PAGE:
If you skip the original Mass Effect in Legendary Edition, you’re a fool

Look, I know, the combat isn’t great. It’s janky. But if you jump straight to Mass Effect 2, you’re a wrong’un.

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To me, it feels like the video game community online is currently in the middle of a glorious time warp back to the early 2010s. High quality remasters like Mass Effect Legendary Edition and NieR Replicant ver.1.22474487139 are prompting replays, reevaluation and hearty discussion of these classics. But in the case of the former, I’ve noticed one trend that I think sucks: the widespread advice to skip over the first Mass Effect game.

Let me tell you right now – if anybody tells you to skip over ME1 and just start with the second game in the series, ignore them. Block them on twitter. Unfriend them. Scorched earth. I mean – I’m just joking, don’t fall out with them over it. Or am I?

Anyway, the point is, if you skip the first Mass Effect, you’re missing out on some of the most interesting moments and elements that the series has to offer. You often hear developers of these games, like Legendary Edition project lead and original trilogy writer Mac Walters describe the process of their creation as iterative. That doesn’t just go for each individual game, but also for the trilogy as a whole. Each of the three games has its strengths and weaknesses, and each excels at something the others do not. The first Mass Effect has a hell of a lot of lows simply due to its age. No amount of remastering was ever going to make that game feel good by modern standards. But other elements of it are better than its successors – and as well as being deserving of your time in its own right, the game ultimately enriches its offspring.

To put some context to what I’m saying, I’d define it like this: Mass Effect has the best atmosphere, and execution of a world vision. Mass Effect 2 has the best characters, which in turn delivers the best and most compelling story. Mass Effect 3 is the best-playing of the bunch by a country mile, finally finding a balanced mix of cover-based third-person shooter and RPG character progression, which trended too far in each of those directions in ME2 and ME1.

After creating a Star Wars game and an Asian-inspired fantasy adventure, the BioWare leads sat down and discussed their next project and decided they wanted to channel Star Wars to create their own space opera saga. The entire Mass Effect trilogy is a triumph of the genre that blends together influences like the space magic of Star Wars, Star Trek’s military tradition, and more than a pinch of Battlestar Galactica – and the results are generally compelling and brilliant. However, the universe feels at its most well-realized and unique in the first game.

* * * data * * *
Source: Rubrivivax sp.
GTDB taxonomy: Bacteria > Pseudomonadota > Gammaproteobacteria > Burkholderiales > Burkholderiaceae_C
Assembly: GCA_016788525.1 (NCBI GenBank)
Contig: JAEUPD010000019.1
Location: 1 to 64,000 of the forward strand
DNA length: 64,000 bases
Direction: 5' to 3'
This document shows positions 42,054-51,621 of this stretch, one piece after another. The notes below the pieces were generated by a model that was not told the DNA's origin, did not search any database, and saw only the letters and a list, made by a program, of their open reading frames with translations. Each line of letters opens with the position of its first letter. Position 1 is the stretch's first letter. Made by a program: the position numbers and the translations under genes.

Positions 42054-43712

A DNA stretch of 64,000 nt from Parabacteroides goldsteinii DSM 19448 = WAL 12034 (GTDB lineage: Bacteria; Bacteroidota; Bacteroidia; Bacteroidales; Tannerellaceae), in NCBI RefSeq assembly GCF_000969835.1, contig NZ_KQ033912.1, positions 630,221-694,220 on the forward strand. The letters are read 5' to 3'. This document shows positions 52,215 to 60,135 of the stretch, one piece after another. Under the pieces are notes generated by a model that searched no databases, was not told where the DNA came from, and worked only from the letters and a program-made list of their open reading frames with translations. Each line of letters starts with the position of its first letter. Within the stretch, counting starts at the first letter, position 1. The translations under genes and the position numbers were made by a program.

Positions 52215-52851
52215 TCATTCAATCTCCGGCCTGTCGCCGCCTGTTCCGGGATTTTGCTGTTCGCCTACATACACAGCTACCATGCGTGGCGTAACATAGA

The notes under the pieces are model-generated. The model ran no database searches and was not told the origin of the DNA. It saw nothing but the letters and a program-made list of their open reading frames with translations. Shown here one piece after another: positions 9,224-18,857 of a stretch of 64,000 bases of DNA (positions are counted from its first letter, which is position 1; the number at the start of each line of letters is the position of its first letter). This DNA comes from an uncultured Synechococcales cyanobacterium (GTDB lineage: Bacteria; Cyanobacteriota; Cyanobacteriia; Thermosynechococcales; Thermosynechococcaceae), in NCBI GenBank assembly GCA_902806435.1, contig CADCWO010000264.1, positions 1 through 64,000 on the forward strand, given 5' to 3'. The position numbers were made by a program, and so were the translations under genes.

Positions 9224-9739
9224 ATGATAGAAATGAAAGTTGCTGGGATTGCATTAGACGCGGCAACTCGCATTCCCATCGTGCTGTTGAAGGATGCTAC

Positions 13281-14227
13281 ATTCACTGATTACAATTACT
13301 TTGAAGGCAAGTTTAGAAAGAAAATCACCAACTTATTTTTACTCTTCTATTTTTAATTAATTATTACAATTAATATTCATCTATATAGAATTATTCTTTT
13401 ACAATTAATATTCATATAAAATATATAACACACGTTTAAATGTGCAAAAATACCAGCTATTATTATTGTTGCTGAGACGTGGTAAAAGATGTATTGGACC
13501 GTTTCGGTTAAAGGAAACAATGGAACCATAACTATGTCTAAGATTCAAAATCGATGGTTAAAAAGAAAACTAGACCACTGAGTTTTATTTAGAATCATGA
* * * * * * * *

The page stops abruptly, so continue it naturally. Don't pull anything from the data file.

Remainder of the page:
For better or worse, it’s fair to say that the series took a turn away from some of its more campy, operatic elements to favor the more cinematic with the sequel. Out went the tight-fitting spacesuits and in came the bulky, more recognizable N7 Armor. The world didn’t change, but the tone of how it was depicted shifted. These changes were to Mass Effect’s success, and I’d argue one of the areas where Andromeda fell flat was in an attempt to revive some of ME1’s specific tone while retaining the look and feel of ME2 and 3 – but none of that means that the original Mass Effect is any less of a triumph.

This isn’t just about having choices to carry forward into ME2, but just broadly about experiencing the genesis of this universe, and to see it in a light and style it’s never been shown in since. There’s an energy to this game that is special and unique, even within the series. Because of this, the first Mass Effect is worth your time. Warts and all.

I say all this knowing that, yes, the combat and movement in this game isn’t for everyone. The way the ‘quick start’ as John or Jane Shepard dumps you into the game as the Soldier class (undoubtedly the worst class in ME1) doesn’t help either. I do believe there’s a lot to love in this game; I’ll never tire of the slightly broken nature of the physics-based biotic powers – but I recognize that not everybody has the patience to learn those ropey systems.

For those people, I have some advice. First of all, understand that the first Mass Effect gets significantly better as you go along. Once you clock in your first seven to ten levels or so (on the new legendary scaling level up system), you’ll have unlocked enough talents and powers to have more fun options at your disposal in combat.

Second, if you really can’t get on with the way fights play out in this game, consider letting it play itself for you. The squad member AI is quite tenacious in Mass Effect – so use that to your advantage. Turn down the difficulty, and use the options to set them to be as self-sufficient and aggressive as possible. Design your Shepard to be a support class like the Sentinel or Infiltrator. In this scenario you can hang back, using support powers or sniper fire to assist your squad as they rip through enemies. This will in turn just let you enjoy the narrative and the atmosphere, which is excellent. This is a band-aid, but it’s good enough.

Basically, Don’t skip Mass Effect 1. That’s it. That’s the article.

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